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Keynesianism

Cooking the Books: Going for Growth

When Mervyn King announced on 8 July that the Bank of England was predicting zero growth for 2012, Chancellor George Osborne pledged that the government would now devote a 110 per cent effort to creating growth. But how?

Growth is defined as an increase in Gross National Product (GNP). This is made up of three things: business investment, government expenditure and consumer spending. So, in theory, growth could be brought about by increasing any of these. In practice, however, it can only come about through an increase in business investment. This is because this is what drives the capitalist economy, but it only takes place in the pursuit of profit. When it contracts or stagnates this is a sign that profitability has fallen. Growth won’t take place again till this is reversed.

Lord Keynes - Economist of Capitalism in Decline

In the sickness of its declining years capitalism is being nursed by the Labour Party. Lord Keynes, who died on April 21st, was the doctor who prescribed the treatment. His theories, on which rest the belief in the possibility of "full employment" under capitalism, have come to the widely accepted not because of intrinsic merit or originality, but because capitalists and the Labour politicians alike have dire need of a panacea that will, they hope, make capitalism work or at least persuade workers that it will. Faced with mounting unemployment and the political discontent that it causes, many Tory and Liberal politicians had lost confidence in their ability to save capitalism. Lord Keynes promised them another lease of life. The Labour Party, new to power, never had much confidence in its own ability, and the "economic blizzard" of 1931 that wrecked the  Labour Government destroyed even what it had; so Keynes was their hope, too.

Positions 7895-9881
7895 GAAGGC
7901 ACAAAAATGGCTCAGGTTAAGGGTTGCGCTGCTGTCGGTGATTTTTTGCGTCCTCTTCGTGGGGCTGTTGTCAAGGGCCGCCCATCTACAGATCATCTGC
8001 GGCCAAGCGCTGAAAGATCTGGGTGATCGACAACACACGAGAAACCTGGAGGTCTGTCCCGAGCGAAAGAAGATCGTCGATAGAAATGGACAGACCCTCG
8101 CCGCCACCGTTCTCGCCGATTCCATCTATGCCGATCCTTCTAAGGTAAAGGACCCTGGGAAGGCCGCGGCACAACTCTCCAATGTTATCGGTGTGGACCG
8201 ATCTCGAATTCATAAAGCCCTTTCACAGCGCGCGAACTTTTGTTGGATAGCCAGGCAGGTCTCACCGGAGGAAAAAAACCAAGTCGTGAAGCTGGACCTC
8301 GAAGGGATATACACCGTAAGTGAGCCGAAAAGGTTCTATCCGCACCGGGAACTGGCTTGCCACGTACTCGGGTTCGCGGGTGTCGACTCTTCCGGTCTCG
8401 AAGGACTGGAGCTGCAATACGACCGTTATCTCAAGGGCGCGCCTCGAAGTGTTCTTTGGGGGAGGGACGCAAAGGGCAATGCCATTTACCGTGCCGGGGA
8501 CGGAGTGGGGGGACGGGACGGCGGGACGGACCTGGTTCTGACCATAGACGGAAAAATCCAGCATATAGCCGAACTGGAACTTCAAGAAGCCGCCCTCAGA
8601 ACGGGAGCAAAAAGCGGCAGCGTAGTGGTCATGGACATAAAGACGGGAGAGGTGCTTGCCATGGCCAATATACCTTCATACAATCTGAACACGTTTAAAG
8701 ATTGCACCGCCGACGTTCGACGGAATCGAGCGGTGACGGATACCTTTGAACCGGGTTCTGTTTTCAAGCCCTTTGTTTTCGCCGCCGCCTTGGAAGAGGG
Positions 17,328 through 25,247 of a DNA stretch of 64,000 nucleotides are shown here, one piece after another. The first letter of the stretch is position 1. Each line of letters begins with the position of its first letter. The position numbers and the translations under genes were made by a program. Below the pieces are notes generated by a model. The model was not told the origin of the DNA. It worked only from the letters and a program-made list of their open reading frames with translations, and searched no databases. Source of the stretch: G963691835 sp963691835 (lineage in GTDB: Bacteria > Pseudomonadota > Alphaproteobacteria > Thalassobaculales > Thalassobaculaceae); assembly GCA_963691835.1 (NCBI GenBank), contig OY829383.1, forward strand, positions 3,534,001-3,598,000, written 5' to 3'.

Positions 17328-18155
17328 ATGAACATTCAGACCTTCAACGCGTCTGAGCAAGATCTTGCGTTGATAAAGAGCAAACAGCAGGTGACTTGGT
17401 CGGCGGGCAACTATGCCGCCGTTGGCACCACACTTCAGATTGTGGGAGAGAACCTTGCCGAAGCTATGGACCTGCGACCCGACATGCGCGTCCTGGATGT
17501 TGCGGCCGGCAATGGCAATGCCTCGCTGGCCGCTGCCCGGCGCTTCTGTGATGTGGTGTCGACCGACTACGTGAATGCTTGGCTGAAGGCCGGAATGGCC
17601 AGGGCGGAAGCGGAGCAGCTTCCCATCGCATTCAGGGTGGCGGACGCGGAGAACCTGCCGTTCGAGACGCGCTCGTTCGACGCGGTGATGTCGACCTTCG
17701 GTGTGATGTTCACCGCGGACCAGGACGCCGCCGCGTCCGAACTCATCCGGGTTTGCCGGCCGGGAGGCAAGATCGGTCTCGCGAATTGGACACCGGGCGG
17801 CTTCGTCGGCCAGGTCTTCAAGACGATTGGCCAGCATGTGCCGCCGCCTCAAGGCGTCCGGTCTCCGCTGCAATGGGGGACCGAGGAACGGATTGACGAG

How Capitalism Works (5): Keynes and Capitalism

AN ENTERPRISE'S RATE OF PROFIT is the ratio of the amount of profits it makes, say in a year, to the money-value of its assets at the beginning of that year. The average rate of profit of the whole economy is the ratio of total profit to total capital. The rate of profit would tend to fall if over time the amount of the total capital tended to increase at a faster rate than the total amount of profits.

This fall tends to happen as a result of the increasing amount of old wealth that must be used as fixed equipment in producing new wealth (or, what amounts to more or less the same thing, to the increasing size of the means of production in relation to the amount of human labour needed to operate them). Because there are so many offsetting factors, this tendency for the average rate of profit to fall only becomes evident in the very long run and so could not explain the onset of a much shorter term occurrence like a slump.

Book Reviews: 'Why Marx Was Right', 'Speak for Britain!', 'The Political Economy of Development'

Marx was righter than this

Why Marx Was Right. By Terry Eagleton (New Haven and London: Yale University Press, 2011) £16.99

Was Marx right? As Terry Eagleton points out in the preface to this book, of course he wasn’t. No thinker gets everything right, nor can any reasonable person expect them to. But was Marx “right enough of the time about enough important issues to make calling oneself a Marxist a reasonable self-description”? In this sense, Eagleton says the answer is yes. And Eagleton is right.

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